FORT WAYNE – When he was just 3 years old, someone shot and killed his mother in a Tennessee apartment as part of a grisly triple homicide on Valentines Day.
When he was 6, his father abandoned him and his sister, never showing up after telling the children he would be on his way to get them from their grandparents.
They later found his fathers home cleaned out, empty – he had moved away without a word.
As John Roenneburg sees it, his life could have followed one of two paths after those events.
He could have become listless, wayward or maybe even worse.
Instead, hes joining the Indiana Air National Guard, has dreams of becoming a fighter pilot, has goals and, most important, has a direction.
And its all because he met a man named Brad Foster through Big Brothers Big Sisters Northeast Indiana.
It was hard for me to put a lot of trust into a role model, said Roenneburg.
The 18-year-old shared the story of his bond with his Big in front of more than 100 people Tuesday.
Roenneburg spoke as part of a news conference and celebration of Big Brothers Big Sisters Northeast Indianas new facility and headquarters at a building dubbed The Summit, formerly part of Taylor University-Fort Wayne.
Big Brothers Big Sisters officials also announced the donation of $1 million to the local organization by the Edward D. and Ione Auer Foundation, money that will go toward helping children in need.
Some of whom have stories similar to Roenneburgs.
‘Need to be sure’
For Josette Rider, chief executive officer of Big Brothers Big Sisters, the gift was almost too good to be true.
She took a call from Katherine Moenter, the Auer Foundations grants director, one evening after work hours a few weeks ago.
When she heard the amount of money the foundation was prepared to give, she broke down in tears.
Later, she wanted to see it in writing – just to be sure.
It was one of those big moments, you know, where you need to be sure and youre like, Maybe he didnt ask me to prom, Rider jokingly said Tuesday.
Rider said the money will help sustain the organization, which is relatively large for the midsized market it serves.
Last year, more than 1,900 children were helped through the local Big Brothers Big Sisters.
This year, the organization is on pace to help 2,000.
Rider profusely thanked Ambassador Associates, which helped provide the organization with its new home at 1005 W. Rudisill Blvd., allowing it to expand from its cramped location on Fairfield Avenue.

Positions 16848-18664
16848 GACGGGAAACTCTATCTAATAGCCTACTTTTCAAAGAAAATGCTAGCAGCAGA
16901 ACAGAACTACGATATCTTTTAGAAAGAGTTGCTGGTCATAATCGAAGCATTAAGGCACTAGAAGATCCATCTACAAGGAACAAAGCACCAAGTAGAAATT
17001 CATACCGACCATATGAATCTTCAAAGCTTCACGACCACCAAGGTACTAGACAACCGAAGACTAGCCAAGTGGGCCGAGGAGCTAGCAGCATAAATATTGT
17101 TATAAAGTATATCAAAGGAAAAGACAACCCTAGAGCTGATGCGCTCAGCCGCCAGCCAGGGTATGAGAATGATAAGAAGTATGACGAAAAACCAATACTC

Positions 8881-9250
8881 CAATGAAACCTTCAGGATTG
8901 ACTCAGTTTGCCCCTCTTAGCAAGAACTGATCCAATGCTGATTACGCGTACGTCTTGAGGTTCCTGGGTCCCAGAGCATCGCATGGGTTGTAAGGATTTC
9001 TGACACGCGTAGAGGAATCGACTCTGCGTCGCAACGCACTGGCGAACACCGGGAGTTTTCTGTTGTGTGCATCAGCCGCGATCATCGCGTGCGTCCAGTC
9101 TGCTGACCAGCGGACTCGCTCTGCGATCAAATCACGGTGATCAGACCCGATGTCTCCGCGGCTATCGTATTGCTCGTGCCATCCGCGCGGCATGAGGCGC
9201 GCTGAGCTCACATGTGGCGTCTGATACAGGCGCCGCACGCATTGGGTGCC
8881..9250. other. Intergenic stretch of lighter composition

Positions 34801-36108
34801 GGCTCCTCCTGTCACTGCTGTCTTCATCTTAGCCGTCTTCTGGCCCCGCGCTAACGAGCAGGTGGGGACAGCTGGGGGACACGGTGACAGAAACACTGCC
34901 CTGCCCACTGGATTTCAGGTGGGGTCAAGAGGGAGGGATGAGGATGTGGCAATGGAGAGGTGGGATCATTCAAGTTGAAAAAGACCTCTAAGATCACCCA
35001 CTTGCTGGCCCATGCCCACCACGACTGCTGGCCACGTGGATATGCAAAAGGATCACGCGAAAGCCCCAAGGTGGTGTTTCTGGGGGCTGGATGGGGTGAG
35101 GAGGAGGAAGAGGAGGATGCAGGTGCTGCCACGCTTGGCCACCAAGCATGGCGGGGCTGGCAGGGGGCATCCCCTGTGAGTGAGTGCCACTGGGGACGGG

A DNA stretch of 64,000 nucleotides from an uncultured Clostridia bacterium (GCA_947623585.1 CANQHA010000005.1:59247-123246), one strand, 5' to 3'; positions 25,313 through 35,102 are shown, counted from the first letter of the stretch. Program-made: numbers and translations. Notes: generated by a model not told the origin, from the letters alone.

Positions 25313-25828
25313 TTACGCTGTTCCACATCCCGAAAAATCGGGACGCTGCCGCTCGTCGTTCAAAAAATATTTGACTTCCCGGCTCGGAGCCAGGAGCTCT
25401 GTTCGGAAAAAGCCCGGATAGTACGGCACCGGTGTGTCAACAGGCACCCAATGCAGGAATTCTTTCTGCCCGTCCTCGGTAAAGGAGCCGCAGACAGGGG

And she thanked her staff, which has grown through the years, and the volunteers and leaders of the organization who came before her.
I wouldnt be here if it werent for these guys starting it up, she said, referring to some of the groups early members who attended Tuesdays event.
Rider joined Big Brothers Big Sisters after working her way through college as a caddie.
She said during Tuesdays news conference that her parents at times questioned why she chose to go into the field.
But she said all she had to hear was a story like Roenneburgs to know the decision she made was worth it.
The role model
When he was first matched with a Big Brother at age 9, Roenneburg expected it to be someone in his 20s.
Instead, he met Foster, who was already middle-aged.
But Foster, who could not attend Tuesdays event, was no slouch when it came to physical activity.
Roenneburgs expectations were further turned on end when he found he could barely keep up with his Big Brother when they biked, hiked, canoed and kayaked.
It was really the endless struggle of a little brother trying to pass the Big Brother, Roenneburg said, describing some of the pairs time together.
In the process, Foster became the role model Roenneburg needed.
He was there for everything Roenneburg needed him for – good or bad.
And he was there for the teen when his father, out of the blue, sent him a message through Facebook a decade after hed left, asking for forgiveness.
While Roenneburg has forgiven his father, he has not spoken to him again.
I learned that forgiveness is not acceptance, Roenneburg said.
Without Brad, Im not sure I would have come to that conclusion in my life.
Without Foster, Roenneburg also would not have had a story to share, which he has been doing at local events.
He might not have met Col. David Augustine, the commander of the 122nd Fighter Wing in Fort Wayne, who was at one of those events.
He might not have had the chance to tell Augustine of his dream of becoming a fighter pilot.
And who knows whether he would have enlisted in the Indiana Air National Guard at the 122nd in August and be preparing now for basic training in January.
I give it all to Brad, Roenneburg said.
I wouldnt have him if it wasnt for Big Brothers Big Sisters.